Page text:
Is your family visiting this Marauder Family Weekend? Programming on campus starts in the early evening on Friday and concludes in the early evening on Saturday. Here is a schedule of the planned activities. After engaging in the exciting events on campus, pack up the car, and take a small road trip as Lancaster County has many hidden gems to explore!
Animal and duck feeding at Long’s Park or Lititz Springs Park
Long’s Park is located at the intersection of Harrisburg Pike and Route 30 and is home to many different activities. The park has a petting zoo, a three-acre lake, picnic pavilions, playgrounds, and much more. Lititz Springs Park is located in downtown Lititz. There’s a stream that runs through the center of the park and a fountain towards the main entrance, playgrounds, a volleyball court, picnic pavilions, a train car, and much more. Both parks are home to ducks, swans, and other animals.
Lancastrian history at Rock Ford Plantation or Hans Herr House Museum
Rock Ford Plantation was the home of Edward Hand, the Adjutant General to George Washington during the American Revolution. Hand had many different hats — one being a slave owner. Rock Ford Plantation partnered with the African American Historical Society of South-Central Pennsylvania to help explore slavery in 18th Century Pennsylvania and better tell the stories of Hand’s slaves. Hans Herr House Museum is the oldest surviving house in Lancaster County. The Museum contains three Pennsylvania German farmhouses, several barns, a blacksmith shop, smokehouse, outdoor bake oven, and farm equipment that spans three centuries. The Longhouse also teaches about the life and culture of the Native Americans who lived here before the Europeans settled in the area.
Ice cream and cows at Pine View Dairy
Pine View Dairy has been a part of the Lancaster County community since 1971. Pine View prides themselves on their fresh milk and homemade ice cream. They offer flavored milk as well as cream line, whole, low fat, and nonfat milk, and over 25 flavors of ice cream, frozen yogurt, and sherbet. Numerous sundaes, milkshakes, and “moo mixers” are also available.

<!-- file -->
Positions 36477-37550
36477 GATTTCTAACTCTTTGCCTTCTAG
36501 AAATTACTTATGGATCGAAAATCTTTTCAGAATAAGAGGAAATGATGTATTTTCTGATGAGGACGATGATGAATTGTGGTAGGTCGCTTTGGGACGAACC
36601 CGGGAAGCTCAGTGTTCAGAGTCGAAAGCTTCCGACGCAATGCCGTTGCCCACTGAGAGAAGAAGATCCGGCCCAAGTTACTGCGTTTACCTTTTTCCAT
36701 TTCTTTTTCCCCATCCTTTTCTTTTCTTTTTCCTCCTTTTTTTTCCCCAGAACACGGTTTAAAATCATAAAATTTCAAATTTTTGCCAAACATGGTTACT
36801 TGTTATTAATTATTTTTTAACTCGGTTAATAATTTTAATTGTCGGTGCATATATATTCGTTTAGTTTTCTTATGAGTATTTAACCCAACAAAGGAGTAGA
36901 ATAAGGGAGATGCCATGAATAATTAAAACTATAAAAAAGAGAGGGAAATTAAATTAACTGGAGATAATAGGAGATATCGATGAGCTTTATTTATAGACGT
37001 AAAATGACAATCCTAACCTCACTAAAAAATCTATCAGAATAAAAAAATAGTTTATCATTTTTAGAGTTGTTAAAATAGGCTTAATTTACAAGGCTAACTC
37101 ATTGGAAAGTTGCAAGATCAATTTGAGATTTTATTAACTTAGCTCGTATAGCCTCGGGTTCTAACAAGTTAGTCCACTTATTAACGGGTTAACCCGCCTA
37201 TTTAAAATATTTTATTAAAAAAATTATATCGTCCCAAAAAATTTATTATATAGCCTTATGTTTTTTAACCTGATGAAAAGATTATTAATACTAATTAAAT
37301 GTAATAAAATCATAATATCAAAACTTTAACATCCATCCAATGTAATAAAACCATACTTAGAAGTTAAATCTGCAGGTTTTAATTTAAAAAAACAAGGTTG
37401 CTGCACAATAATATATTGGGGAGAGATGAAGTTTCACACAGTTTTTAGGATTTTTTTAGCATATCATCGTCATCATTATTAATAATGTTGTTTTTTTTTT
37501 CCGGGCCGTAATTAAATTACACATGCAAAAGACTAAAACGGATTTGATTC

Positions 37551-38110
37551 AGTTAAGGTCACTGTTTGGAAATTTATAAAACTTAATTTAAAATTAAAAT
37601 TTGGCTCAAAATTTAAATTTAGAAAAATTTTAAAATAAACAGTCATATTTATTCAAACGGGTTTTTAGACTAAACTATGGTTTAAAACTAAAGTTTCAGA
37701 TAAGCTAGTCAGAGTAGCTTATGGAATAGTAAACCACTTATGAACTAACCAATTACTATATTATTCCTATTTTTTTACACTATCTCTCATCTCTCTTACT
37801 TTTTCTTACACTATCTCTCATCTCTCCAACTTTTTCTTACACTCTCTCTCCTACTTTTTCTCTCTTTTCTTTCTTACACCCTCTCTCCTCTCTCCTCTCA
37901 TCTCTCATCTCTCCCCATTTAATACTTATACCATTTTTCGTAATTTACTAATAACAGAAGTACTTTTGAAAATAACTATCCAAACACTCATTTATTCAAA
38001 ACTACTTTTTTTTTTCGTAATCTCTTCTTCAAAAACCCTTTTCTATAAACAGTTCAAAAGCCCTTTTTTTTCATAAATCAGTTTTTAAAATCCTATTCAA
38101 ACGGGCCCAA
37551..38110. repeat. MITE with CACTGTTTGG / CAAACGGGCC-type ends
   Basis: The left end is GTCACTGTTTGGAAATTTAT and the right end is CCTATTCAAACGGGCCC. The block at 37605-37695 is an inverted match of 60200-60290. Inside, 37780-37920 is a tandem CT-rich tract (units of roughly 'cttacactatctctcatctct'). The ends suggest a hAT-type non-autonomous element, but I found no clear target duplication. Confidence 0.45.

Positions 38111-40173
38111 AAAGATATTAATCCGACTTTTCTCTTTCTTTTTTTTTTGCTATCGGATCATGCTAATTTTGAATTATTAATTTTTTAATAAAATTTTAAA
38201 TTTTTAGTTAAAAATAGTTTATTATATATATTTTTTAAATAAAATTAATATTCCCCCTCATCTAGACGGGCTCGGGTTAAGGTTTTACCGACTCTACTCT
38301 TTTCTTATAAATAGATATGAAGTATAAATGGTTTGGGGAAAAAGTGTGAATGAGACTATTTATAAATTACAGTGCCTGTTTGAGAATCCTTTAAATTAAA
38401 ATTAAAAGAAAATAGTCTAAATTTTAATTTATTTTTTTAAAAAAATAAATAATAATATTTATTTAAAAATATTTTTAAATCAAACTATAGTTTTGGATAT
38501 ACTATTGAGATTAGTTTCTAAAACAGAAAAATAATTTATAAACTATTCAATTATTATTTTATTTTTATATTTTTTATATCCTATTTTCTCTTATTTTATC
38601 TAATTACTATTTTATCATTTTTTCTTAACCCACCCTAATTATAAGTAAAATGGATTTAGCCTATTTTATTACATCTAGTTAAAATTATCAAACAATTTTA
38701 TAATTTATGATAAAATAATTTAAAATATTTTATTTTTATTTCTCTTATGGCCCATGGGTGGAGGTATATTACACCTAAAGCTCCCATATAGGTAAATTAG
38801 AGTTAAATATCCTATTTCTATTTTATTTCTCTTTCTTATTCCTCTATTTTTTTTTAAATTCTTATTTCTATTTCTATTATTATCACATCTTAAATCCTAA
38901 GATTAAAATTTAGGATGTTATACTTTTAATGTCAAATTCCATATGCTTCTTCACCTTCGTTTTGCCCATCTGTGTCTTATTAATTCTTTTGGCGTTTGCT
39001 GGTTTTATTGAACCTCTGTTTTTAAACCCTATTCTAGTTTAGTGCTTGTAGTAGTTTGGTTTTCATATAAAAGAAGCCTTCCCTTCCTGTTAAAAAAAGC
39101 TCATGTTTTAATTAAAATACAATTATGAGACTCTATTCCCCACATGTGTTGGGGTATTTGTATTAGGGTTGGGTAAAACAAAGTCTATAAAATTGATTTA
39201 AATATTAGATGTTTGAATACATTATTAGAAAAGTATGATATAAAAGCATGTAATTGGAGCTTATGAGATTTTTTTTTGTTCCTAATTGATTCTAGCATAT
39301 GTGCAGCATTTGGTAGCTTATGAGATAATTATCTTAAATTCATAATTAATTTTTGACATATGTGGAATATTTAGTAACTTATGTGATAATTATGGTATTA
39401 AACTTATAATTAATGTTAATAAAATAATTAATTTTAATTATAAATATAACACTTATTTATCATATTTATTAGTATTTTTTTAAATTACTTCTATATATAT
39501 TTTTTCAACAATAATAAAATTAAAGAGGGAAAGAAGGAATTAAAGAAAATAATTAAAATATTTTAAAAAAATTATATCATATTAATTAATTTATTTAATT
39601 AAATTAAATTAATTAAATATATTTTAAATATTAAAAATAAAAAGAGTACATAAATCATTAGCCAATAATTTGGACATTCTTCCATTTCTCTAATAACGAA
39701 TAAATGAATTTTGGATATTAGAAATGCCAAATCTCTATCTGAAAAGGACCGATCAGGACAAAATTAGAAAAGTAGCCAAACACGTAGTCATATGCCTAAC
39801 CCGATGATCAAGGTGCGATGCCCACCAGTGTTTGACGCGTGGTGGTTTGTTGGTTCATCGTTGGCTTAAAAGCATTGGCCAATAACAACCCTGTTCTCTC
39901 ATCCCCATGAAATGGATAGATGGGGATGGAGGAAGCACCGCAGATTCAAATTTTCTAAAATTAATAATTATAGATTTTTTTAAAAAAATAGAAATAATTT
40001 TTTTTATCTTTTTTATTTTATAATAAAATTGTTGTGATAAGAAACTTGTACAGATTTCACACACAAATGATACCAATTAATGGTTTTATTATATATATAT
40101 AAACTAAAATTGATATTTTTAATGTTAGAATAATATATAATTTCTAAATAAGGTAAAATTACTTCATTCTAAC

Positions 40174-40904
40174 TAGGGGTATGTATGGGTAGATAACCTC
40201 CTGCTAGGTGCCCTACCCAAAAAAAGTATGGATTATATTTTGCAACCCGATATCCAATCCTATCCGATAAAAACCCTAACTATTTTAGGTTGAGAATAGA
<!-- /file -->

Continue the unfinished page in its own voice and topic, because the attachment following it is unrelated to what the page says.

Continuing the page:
Lancaster Central Market
Lancaster Central Market is the oldest, continuously running public farmers’ market in the country, founded in 1730. The market is open on Tuesdays, Fridays, and Saturdays. More than 60 vendors call Central Market home, with the three longest-running stands clocking in more than 100 years, 80 years, and 60 years with the market. You’re bound to find what you’re looking for, whether it’s candy and snacks, coffee and tea, farm produce, or ethnic food!
Park City Mall, The Shops @ Rockvale, or Tanger Outlets
Park City Mall has more than 150 stores, a food court, and full and quick service restaurants. The Shops @ Rockvale has over 90 stores, full and quick service restaurants, and a Comfort Inn. Tanger Outlets has over 70 stores and a few places to grab food. You won’t be disappointed, so shop until you drop!
Coffee or tea at Prince Street Cafe
Prince Street Cafe was established in 2006 and is just steps from the Fulton Theater. Breakfast is served all day, there’s a variety of vegetarian and vegan meal options, and drinks include smoothies, hot and cold drinks, and loose leaf tea. With the welcoming atmosphere, Prince Street Cafe will become your go-to cafe if you have classes at the Ware Center downtown.
Breakfast at Lyndon City Line Diner or Knight and Day Diner
Personally, I am a huge fan of diner breakfasts. Both Lyndon Diner and Knight and Day have a wide selection of breakfast including breakfast specials, eggs and omelets, pancakes, french toast, and waffles. Both diners have exceptional lunch and dinner menus as well.
Hiking at Chickies Rock Park
Chickies Rock Park is Lancaster County’s second-largest regional park. The park includes Chiques Creek, Donegal Creek, and parts of the Susquehanna River. The hike to Chickies Rock is roughly half a mile and an easy trail, aside from the steep climb at the beginning. Chickies Rock Overlook is located more than 100 feet above the Susquehanna River and railroad tracks, and because it’s located at a bend in the river, it’s possible to see for miles in every direction.
Images courtesy of Rylan Harvey and Flickr.